ParalympicsGB collected a first judo gold of the Tokyo Games, with Chris Skelley triumphing in the men’s B2 -100kg event, and Britain’s rowers were also on top of the podium for first time, with victories in the PR2 mixed double sculls and the PR3 mixed coxed four.
The Grade IV dressage team also triumphed at the Tokyo Equestrian Park, with the trio of Lee Pearson, Natasha Baker and Sophie Wells adding to their medals from the individual events.
The 28-year-old Skelley came into the Games as the No 1 in the world and lived up to that billing with a narrow win over the USA’s Ben Goodrich in an attritional gold medal match.
“It’s been a long road for the last 11 years. It was hard after Rio,” said Skelley, who finished fifth in the 2016 Games. “It’s put a big target on my back, so I needed to get here and train even harder to stay where I am.”
Skelley’s eyesight began to deteriorate when he was 17, forcing him to stop playing rugby and leave his job as an apprentice car mechanic. He was eventually diagnosed with oculocutaneous albinism.
“Eleven years ago, I was at the darkest part of my life because there was nothing left for me. The only thing that was left was my judo. To have that come true today, I can’t believe it.”
“That was the darkest part. Working towards it and having it just whisked away. I never expected to do this as a job. It’s my hobby. I love it because I love judo. And to stand here and talk to you now as a Paralympic champion … I’m lost for words. I just want a pork pie.”
Lauren Rowles and Laurence Whiteley grabbed Britain’s first rowing medal of the regatta in the mixed double sculls, coming home almost five seconds ahead of the Netherlands in second place, with China taking bronze. That was swiftly followed by gold for the British quartet of Ellen Buttrick, Giedre Rakauskaite, James Fox and Ollie Stanhope, plus cox Erin Kennedy, who were imperious in the mixed coxed four, finishing more than 11 seconds ahead of second-placed USA, with France rounding out the podium.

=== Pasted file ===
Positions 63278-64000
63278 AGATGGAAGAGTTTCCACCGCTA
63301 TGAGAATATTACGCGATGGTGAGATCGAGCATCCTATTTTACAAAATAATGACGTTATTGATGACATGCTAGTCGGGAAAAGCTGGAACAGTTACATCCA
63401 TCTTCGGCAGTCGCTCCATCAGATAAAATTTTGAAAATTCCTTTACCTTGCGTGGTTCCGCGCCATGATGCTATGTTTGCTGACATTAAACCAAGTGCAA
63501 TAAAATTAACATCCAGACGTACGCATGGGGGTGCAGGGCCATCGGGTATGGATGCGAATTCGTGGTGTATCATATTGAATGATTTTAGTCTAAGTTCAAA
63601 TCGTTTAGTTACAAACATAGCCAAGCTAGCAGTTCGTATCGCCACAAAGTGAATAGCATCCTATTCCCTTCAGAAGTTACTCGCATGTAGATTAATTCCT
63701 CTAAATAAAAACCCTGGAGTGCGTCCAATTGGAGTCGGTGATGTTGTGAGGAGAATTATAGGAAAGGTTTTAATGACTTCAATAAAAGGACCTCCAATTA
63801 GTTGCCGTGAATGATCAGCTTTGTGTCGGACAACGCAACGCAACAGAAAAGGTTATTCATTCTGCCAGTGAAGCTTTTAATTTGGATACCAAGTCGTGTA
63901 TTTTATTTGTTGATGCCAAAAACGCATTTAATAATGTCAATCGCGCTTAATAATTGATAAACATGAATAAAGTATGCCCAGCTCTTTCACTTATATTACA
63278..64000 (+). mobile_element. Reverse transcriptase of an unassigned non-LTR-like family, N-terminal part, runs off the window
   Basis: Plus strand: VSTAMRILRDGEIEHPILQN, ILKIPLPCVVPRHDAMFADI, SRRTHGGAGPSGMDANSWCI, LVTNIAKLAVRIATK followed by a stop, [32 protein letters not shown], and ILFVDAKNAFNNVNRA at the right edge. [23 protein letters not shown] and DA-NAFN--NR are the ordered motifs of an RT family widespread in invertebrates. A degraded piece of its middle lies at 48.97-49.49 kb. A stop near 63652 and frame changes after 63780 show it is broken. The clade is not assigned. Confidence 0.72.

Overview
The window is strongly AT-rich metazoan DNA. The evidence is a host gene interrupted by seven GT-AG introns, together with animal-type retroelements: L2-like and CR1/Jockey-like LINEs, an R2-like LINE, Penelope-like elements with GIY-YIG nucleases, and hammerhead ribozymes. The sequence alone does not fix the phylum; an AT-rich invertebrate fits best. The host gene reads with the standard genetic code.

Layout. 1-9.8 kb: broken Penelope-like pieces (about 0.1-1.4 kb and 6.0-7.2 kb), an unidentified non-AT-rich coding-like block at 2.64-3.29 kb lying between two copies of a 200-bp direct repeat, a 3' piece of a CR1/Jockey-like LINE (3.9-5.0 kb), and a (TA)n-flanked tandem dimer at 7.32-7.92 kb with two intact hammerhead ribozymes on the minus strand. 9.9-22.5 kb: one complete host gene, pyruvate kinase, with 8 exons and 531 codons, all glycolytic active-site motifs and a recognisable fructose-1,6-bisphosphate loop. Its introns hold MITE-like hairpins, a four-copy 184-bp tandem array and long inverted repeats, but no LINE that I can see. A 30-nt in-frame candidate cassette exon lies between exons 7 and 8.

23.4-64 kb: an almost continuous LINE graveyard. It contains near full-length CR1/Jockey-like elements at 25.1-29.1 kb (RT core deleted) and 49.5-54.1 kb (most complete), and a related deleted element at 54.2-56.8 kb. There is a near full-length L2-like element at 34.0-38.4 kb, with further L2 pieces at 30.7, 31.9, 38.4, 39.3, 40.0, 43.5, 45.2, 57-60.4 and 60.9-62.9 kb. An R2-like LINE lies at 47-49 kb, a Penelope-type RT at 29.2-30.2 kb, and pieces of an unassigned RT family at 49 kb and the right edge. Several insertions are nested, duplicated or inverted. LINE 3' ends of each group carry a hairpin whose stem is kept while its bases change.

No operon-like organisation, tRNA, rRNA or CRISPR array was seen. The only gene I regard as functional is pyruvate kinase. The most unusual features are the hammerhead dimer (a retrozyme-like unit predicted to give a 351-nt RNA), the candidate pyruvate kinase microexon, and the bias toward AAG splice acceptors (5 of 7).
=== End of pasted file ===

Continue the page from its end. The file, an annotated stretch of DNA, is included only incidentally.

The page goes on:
“That’s 11 years unbeaten now,” said Fox, now a double Paralympic champion. “We are incredibly tough on ourselves, we are always pushing the standards, complacency is not an option for us. We’re always pushing the pace, it’s why we can go out there and do races like that.”
The dressage team surpassed expectations, taking gold despite the team being on largely inexperienced horses. “I don’t think any of us expected that in a million, trillion, gazillion years to be honest with you,” said Baker, who added gold to her silver in the individual event. “We’re all just so immensely proud of everything that our horses have done these last few days, and the way that they’ve dealt with it. They’ve been such professionals. We were hoping to come and maybe challenge for a bronze medal.”
There were also more medals in the pool for ParalympicsGB. Louise Fiddes picked up a silver in the women’s SB14 100m breaststroke, 17-year-old Ellie Challis matched that feat in the women’s S3 50m backstroke, and Scott Quin took bronze in the men’s SB14 100m breaststroke.
There was another fencing silver on the piste, with the GB men’s wheelchair foil team narrowly missing out to China in the gold medal match.